Smooth jazz gets fired up on a rainy night at Gardel's


October 05, 2006|By SAM SESSA

When smooth jazz trombonist Jeff Bradshaw promised an unreal show, it was hard not to be skeptical.

Tickets for his concert last Thursday - part of the Jazz on the Floor series at Gardel's - were pretty steep: $20 in advance and $25 at the door. Since it was pouring outside, people trickled in later than usual, and organizers decided to push the show back about a half-hour. By 8 p.m., the bar and tables downstairs where the concert was to be held were about half-full. It would take plenty of energy to get this night rolling.

And Bradshaw knew just how to do it.

He came out solo with his instrument and said that before his band would perform, he had a surprise for us. He was recently in New Orleans playing at the House of Blues and had picked up a new group he wanted to show off, he said.

A moment later, five more trombonists, a baritone player, tuba player and drummer burst from backstage, lined up and launched into some high-stepping brass swing tunes.

No one was ready for that. It took a minute for the whole thing to register. But Bradshaw didn't wait for the crowd to catch up - his band just blew them away.

"I told you I came to have a good time," Bradshaw said. (He must have known there was at least one doubter in the crowd).

It was timeless. The musicians stood in a line and swayed while the tuba pumped out bass notes and the drummer banged out beats behind them. After a few minutes, they walked out into the crowd - Bradshaw leading the way - and weaved through the tables, playing all the while.

A rendition of the traditional song "Somebody's Calling My Name" (with Bradshaw on vocals) got the audience singing along, and everybody grooved in their seats and clapped.

The atmosphere couldn't have suited the music much better either. With its high ceilings, thick wood rafters, deep red walls, chandeliers and small pillars, Gardel's has a classic feel with modern comforts. A faux stained glass window lit from behind with changing colored lights was a little gaudy but fit in well enough. A couple of large flat-screen TVs behind the bar showed photos from previous Jazz on the Floor events. The only out-of-place decoration was a huge chandelier/ornament/abstract art thing in the center of the ceiling. Thin, spidery fiber optic lines with glowing tips extended from it, and a dozen or so lima bean-shaped cuts of sheet metal the size of pillows hung from its center.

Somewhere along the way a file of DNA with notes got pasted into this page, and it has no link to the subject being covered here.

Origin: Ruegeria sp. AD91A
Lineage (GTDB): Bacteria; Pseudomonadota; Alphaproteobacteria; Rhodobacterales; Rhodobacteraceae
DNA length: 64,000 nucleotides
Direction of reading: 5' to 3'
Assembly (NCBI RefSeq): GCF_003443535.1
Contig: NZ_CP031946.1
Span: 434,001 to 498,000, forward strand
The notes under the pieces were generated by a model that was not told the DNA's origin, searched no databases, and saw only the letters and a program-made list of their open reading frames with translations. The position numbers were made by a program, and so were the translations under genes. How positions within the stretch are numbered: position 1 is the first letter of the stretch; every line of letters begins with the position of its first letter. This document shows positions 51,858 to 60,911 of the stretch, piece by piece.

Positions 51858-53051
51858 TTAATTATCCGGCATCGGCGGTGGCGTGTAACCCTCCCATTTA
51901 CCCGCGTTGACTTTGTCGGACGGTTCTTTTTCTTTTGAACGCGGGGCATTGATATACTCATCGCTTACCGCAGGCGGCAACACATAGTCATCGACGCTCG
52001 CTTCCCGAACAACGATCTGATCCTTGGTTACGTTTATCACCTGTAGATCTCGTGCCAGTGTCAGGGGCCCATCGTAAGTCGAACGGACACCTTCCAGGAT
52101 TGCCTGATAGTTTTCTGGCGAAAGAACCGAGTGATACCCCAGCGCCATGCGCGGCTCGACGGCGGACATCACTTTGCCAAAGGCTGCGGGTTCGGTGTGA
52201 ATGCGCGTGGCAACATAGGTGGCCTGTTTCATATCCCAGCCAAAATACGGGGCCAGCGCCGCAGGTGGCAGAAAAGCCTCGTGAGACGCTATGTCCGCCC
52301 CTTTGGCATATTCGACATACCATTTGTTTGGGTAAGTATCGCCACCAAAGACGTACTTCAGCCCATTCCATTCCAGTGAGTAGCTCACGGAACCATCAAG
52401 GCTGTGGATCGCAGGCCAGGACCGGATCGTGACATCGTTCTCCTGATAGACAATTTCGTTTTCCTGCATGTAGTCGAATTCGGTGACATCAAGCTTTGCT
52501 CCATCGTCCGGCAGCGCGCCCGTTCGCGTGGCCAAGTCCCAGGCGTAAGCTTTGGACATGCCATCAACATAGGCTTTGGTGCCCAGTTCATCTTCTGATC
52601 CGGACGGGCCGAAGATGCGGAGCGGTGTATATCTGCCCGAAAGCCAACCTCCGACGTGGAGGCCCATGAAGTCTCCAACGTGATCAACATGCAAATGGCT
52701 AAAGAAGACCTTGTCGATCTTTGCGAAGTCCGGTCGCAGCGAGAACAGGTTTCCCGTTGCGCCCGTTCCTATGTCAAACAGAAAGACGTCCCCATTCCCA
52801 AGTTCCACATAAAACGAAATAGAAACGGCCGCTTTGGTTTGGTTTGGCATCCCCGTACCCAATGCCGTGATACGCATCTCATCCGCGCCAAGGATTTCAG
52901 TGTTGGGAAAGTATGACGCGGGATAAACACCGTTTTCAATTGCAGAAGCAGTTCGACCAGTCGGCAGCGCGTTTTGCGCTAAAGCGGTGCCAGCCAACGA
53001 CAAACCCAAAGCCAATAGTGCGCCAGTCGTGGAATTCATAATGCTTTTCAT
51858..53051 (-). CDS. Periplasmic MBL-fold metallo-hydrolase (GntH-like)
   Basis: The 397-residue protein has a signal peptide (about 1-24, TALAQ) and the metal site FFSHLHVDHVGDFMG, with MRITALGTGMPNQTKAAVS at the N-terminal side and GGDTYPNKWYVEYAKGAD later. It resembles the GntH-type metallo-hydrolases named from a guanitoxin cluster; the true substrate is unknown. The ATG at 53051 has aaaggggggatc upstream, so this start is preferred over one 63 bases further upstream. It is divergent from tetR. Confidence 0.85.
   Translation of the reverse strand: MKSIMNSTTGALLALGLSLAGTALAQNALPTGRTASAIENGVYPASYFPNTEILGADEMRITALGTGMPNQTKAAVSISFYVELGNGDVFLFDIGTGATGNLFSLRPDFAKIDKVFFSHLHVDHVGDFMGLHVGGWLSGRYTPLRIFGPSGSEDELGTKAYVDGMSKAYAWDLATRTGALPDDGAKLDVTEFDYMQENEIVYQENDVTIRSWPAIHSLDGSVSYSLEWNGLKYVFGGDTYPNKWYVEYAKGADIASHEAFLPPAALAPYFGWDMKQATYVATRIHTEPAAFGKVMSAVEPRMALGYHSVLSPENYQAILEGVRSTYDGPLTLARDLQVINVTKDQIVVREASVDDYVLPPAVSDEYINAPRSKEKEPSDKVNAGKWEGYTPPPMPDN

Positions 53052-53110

Drinks were slightly expensive, but it was understandable. The jazz-a-ma-tazz (which I ordered in honor of the night) was a mix of Grey Goose vodka and orange and cranberry juices served in a martini glass. More sweet than sharp, it cost $7. A vodka tonic with a little more bite was also $7.

After four or five songs with the brass outfit, Bradshaw dismissed the horns and brought on his normal touring band. He did a smooth jazz set with some accomplished musicians, most notably keyboardist and producer Pete Kuzma, who was on fire all night.

Bradshaw took a 15 to 20 minute set break, went out into the crowd and shook hands for a while, then called the jazz band back on to the stage for another set. After a few more songs, he (finally) called the brass horns back and closed out the night with some swing.

"I was just in tears," said organizer Patti Smith. "It was a wonderful night, despite the weather."

Upcoming shows in the Jazz on the Floor at Gardel's series are the Earl Carter Group at 7:30 p.m. tonight, saxophonist Greg Byrd at 7:30 p.m. Oct. 19 and saxophonist Eric Marner at 7:30 p.m. Oct. 26. Tickets are $10 in advance and $15 at the door for Carter; $15 in advance and $20 at the door for Byrd; $20 in advance and $25 at the door for Marner. For ticket reservations, call 443-865-0617.

Gardel's is at 29 S. Front St. To reserve a table, call 410-837-3737 or go to

Talking Head to close

The Talking Head, a roughly three-year-old haven for indie and experimental rock bands, will close at the end of the year, said co-owner Dan McIntosh. For the past three or so decades, the building has housed live music of one form or another. Now, its future is uncertain, McIntosh said.

"It's a little sad for Baltimore," he said.

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